Understanding this very basic mechanism is what put Zinöcker onto an answer to the students' questions and a completely new way of understanding the metabolism of cholesterol in the body.
Regulatory mechanism, not a sign of disease
Zinöcker thought, “When we eat more polyunsaturated fat, the cells collect cholesterol from the blood, and build it into the cell membranes to ensure that they become rigid enough. This is where the cholesterol has gone when we measure less cholesterol in the blood!”
And the opposite holds true as well – when we eat more saturated fat, the cell membranes become stiffer. The cells have less need to bring in stabilizing cholesterol and instead send it into the bloodstream. The cells also stop absorbing cholesterol, thus raising the blood cholesterol level.
In the second instance, Zinöcker arrived at another understanding:
The increase in blood cholesterol level as a result of more saturated fat in the diet may not be a sign of disease at all. On the contrary.
"The increased blood cholesterol level is probably a sign that the regulatory mechanisms in the body are working the way they should," says Zinöcker.
Perhaps the cholesterol in the blood of healthy people is simply a kind of emergency stockpile, which the body has at its disposal when the fluidity of the cell membranes needs to be adjusted.
“Cell stiffness is probably so important that the body doesn’t take a chance on covering the need exclusively through food,” says Zinöcker.
But hold on.
The flow of cholesterol in and out of the membranes can explain how saturated fat leads to an increase in cholesterol in the blood, without this necessarily causing heart disease.
But what about the link between high cholesterol and heart disease? There is little doubt that people with high cholesterol have an increased risk of disease.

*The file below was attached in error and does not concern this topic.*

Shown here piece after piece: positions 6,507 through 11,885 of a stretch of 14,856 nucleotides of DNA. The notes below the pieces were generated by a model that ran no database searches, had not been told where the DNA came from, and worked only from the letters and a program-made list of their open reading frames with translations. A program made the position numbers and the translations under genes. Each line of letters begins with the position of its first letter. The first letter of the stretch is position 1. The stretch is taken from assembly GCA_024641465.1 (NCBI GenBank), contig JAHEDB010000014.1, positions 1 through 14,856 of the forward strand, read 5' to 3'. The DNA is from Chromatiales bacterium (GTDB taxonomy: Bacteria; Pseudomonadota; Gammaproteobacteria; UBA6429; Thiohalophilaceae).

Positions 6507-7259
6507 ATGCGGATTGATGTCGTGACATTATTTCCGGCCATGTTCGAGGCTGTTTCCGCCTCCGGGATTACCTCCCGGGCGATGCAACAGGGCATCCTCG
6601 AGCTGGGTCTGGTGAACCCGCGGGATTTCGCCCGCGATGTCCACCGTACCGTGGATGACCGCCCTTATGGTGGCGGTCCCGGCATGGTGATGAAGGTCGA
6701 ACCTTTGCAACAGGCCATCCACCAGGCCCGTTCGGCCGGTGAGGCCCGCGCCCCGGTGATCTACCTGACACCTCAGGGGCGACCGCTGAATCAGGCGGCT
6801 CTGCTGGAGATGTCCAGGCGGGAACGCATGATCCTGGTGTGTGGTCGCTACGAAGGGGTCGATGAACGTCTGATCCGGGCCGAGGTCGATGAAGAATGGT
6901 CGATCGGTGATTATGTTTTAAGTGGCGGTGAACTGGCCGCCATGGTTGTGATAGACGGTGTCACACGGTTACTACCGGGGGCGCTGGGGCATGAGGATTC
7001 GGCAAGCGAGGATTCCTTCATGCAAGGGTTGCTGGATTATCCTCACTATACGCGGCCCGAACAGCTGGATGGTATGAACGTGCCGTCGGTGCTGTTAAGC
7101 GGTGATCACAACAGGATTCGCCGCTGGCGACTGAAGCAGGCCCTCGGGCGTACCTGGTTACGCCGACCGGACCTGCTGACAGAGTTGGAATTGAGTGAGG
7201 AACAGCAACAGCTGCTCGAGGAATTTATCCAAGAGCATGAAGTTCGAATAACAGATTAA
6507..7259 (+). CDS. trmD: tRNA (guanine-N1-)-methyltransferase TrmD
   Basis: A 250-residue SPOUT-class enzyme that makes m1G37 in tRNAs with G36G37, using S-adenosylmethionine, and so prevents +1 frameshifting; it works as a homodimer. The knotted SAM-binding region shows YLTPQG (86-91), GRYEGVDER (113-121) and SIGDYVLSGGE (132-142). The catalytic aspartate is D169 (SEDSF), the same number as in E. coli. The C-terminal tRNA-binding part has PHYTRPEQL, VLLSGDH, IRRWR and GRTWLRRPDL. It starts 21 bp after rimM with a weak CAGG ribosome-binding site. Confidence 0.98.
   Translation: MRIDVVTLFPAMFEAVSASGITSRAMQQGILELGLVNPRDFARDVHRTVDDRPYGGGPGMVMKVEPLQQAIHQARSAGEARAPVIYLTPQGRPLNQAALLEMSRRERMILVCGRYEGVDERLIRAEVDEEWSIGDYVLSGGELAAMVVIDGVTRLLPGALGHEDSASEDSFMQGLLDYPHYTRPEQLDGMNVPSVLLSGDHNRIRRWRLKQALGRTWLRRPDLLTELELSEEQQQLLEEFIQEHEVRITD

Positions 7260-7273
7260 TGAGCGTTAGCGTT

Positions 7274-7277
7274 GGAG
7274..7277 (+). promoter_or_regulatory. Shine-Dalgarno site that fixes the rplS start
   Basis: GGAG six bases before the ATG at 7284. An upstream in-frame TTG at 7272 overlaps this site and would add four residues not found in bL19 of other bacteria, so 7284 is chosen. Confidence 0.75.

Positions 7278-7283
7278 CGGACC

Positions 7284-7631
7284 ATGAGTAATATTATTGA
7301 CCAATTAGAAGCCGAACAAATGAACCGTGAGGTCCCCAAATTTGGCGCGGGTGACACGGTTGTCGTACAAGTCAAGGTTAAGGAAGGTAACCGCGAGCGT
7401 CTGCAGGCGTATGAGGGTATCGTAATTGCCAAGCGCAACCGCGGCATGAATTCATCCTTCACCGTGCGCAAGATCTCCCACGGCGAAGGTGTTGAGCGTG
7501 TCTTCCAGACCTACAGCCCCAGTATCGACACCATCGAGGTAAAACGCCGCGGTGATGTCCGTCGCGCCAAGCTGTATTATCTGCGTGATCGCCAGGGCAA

This piece of the puzzle still doesn’t fit.
Zinöcker thinks she has an answer to that too.
“The piece belongs to another puzzle,” she says.
“We’ve always believed that everything was part of the same picture. But I think there are two pictures. One is the image of a healthy body, and the other is of a body with a failure of the regulatory mechanisms.
Most people with an increased risk of heart disease have a lot more than just their cholesterol levels out of balance. Their blood pressure and blood sugar are too high, the liver is too fatty and their insulin isn’t functioning properly.
And critically, measurements show signs of chronic inflammation in people with heart disease risk.
Several studies suggest that chronic inflammation in the body can disrupt many regulatory mechanisms in our cells.
Zinöcker believes chronic inflammation may be the root of the problems.
Could inflammation be leading to disturbances in regulating cholesterol and many other processes, which together increase the risk of heart disease?
In this scenario, it is conceivable that high cholesterol in people with chronic inflammation is only a signal of the regulatory disturbances and not a cause of heart disease per se.
Or maybe it plays a negative role, which it wouldn’t in a healthy body.
Zinöcker believes cholesterol levels in a healthy body mean something different from cholesterol levels in a sick body. When we mix the results of healthy and sick people, the measurements don’t make sense.
“To understand the connections, the two pictures must be kept separate,” she says.
Old knowledge, new model
The puzzle pieces thus began to fall into place for Zinöcker. She had built a foundation for a new model of the body’s cholesterol metabolism.
“None of this is new knowledge. It’s existing knowledge put together in a new way,” she says.
But could the idea really be correct? Might the professor actually have found a connection that no other researchers had discovered?
Zinöcker needed to investigate this.
She had the opportunity to present her model at a meeting at the University of Oslo, with researchers in the country's largest professional community in nutrition research.
Zinöcker wasn’t feeling so cocksure of herself.